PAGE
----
There are people who speak with deep passion on the merits of breakfast pasta. I am one of them. While I’m more likely to twirl leftover fettuccine bolognese around a fork straight from the fridge than to put together a pan of carbonara, I will make a breakfast kugel from scratch any weekend morning. Sweet kugel, an Ashkenazi Jewish egg-noodle-based baked casserole typically served on Shabbat (though I’ve encountered it pretty regularly at non Shabbat-related family gatherings,) is textured yet creamy and delicately seasoned with warm spices like cinnamon and clove. While the kugels I ate growing up were typically permeated with raisins, I hate raisins in baked goods, so I opt for chopped dates and dried apricots. Feel free to get busy with dried cranberries or sour cherries, or try raisins (golden are actually pretty good in this) if you’re a fan.
Cook 12 ounces of wide egg noodles according to the directions on the package. Drain the pasta and toss it into a large bowl with a small knob of butter.
Preheat the oven to 350ºF and grease a 9 by 13-inch glass or ceramic baking dish with butter.
Dice ½ cup pitted deglet noor dates (or ¼ cup medjool dates) and ½ cup dried apricots. Place the fruit in a small heatproof bowl and cover with boiling water. Set aside.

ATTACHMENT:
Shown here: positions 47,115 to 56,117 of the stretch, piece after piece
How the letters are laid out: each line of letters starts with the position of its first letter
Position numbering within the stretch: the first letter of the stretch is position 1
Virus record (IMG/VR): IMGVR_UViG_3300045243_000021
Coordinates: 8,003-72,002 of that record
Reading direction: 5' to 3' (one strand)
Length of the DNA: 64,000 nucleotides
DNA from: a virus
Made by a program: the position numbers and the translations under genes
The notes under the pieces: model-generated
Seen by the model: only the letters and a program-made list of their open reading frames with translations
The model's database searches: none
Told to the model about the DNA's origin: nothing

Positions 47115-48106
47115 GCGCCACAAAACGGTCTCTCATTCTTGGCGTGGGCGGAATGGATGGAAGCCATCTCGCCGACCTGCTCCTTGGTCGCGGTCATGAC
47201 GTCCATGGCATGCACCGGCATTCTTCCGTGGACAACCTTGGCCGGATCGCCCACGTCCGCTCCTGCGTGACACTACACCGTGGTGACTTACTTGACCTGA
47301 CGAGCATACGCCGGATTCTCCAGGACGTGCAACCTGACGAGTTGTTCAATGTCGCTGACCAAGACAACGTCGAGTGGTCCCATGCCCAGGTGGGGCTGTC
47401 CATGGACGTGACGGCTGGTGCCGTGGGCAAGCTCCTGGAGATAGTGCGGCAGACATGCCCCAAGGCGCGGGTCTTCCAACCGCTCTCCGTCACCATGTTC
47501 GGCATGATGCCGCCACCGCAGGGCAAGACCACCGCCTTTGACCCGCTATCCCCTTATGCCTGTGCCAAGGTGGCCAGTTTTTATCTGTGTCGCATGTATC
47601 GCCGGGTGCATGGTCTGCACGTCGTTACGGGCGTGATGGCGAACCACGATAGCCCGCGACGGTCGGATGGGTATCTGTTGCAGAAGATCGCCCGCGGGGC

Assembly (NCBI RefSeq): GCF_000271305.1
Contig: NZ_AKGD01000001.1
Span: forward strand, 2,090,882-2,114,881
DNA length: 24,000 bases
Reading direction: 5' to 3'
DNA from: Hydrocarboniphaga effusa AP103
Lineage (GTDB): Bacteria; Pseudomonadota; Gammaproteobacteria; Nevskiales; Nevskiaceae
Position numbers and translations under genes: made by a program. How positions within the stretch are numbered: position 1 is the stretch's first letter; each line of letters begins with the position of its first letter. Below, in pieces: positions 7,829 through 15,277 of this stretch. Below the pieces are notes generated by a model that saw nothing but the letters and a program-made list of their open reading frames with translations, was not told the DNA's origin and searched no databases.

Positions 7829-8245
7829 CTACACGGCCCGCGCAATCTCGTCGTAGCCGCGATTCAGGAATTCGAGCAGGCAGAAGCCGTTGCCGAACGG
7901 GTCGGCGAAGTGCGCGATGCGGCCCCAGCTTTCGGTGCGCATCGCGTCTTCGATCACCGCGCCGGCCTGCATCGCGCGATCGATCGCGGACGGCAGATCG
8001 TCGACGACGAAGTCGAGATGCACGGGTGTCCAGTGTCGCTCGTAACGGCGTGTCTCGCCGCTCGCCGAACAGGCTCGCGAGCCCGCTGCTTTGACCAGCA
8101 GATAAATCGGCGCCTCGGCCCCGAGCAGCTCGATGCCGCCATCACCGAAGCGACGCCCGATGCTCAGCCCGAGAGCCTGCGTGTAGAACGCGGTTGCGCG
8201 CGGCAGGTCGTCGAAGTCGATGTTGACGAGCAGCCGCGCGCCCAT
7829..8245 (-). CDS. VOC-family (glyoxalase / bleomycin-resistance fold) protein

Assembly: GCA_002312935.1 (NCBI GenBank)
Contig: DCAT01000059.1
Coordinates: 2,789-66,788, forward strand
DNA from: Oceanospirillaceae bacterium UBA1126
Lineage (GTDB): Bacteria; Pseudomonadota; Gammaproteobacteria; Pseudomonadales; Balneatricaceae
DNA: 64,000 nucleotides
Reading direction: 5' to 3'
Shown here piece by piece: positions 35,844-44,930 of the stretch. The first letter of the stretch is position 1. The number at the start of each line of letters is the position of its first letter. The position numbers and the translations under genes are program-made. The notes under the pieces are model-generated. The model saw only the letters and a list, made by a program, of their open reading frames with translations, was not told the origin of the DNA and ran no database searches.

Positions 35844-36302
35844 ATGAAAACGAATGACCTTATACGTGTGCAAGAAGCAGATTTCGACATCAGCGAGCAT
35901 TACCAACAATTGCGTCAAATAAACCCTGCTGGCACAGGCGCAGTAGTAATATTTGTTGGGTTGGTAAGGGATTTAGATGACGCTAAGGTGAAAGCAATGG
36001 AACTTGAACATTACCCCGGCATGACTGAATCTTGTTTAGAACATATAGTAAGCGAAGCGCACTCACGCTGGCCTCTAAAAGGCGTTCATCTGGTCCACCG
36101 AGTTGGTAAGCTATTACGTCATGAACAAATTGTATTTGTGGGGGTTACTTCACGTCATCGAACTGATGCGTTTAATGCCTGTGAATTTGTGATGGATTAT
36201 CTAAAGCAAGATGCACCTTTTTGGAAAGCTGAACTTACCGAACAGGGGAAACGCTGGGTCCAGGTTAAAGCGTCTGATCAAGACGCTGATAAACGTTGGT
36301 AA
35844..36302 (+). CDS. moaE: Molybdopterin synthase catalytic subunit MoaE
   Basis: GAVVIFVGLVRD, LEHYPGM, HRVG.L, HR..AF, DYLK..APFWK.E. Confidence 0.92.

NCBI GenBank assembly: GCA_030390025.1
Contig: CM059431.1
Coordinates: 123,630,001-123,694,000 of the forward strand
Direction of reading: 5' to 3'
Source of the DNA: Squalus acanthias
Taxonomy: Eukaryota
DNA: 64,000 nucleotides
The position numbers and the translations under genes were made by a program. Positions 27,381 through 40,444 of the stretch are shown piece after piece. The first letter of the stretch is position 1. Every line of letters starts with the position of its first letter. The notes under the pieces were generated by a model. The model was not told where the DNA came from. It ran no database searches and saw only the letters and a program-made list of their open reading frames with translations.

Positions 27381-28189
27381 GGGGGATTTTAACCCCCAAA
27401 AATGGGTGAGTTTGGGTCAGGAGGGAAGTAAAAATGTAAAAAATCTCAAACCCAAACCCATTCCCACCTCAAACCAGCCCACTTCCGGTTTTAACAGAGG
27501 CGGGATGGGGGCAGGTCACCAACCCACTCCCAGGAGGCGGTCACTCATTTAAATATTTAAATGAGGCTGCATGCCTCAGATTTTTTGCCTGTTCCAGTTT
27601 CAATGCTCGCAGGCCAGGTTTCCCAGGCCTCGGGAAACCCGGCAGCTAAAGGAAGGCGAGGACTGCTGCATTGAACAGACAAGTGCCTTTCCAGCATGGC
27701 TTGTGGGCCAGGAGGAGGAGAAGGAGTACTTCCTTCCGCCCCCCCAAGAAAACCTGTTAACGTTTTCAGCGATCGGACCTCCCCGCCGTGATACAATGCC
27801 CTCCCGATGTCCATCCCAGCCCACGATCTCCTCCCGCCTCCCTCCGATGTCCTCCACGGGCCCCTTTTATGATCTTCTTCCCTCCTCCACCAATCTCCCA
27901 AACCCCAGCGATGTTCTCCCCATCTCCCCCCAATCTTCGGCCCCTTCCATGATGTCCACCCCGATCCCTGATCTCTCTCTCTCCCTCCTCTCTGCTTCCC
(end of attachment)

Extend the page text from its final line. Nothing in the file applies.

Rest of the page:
Drop 6 ounces ricotta cheese, 2 ounces cottage cheese, and 6 ounces of softened cream cheese, 2 eggs, ⅓ cup granulated sugar, 3 tablespoons brown sugar, ½ teaspoon allspice, and a pinch of kosher salt into a blender and puree until well-combined.
Pour the cheese mixture into the bowl with the pasta along with the soaked dates and apricots. Fold the mixture together, then pour it into the prepared baking dish. Sprinkle the top of the kugel with turbinado sugar and drop it in the oven.
Bake the kugel for 30 minutes, then turn it around in the oven to ensure it bakes evenly. Add ¼ cup chopped walnuts or pecans to the topping if you’d like, then bake for another 30-35 minutes, or until the top is brown and the kugel jiggles just slightly when gently shaken.
Serve breakfast kugel as it, or with a few handfuls of whatever fruit is in season (or in your fridge).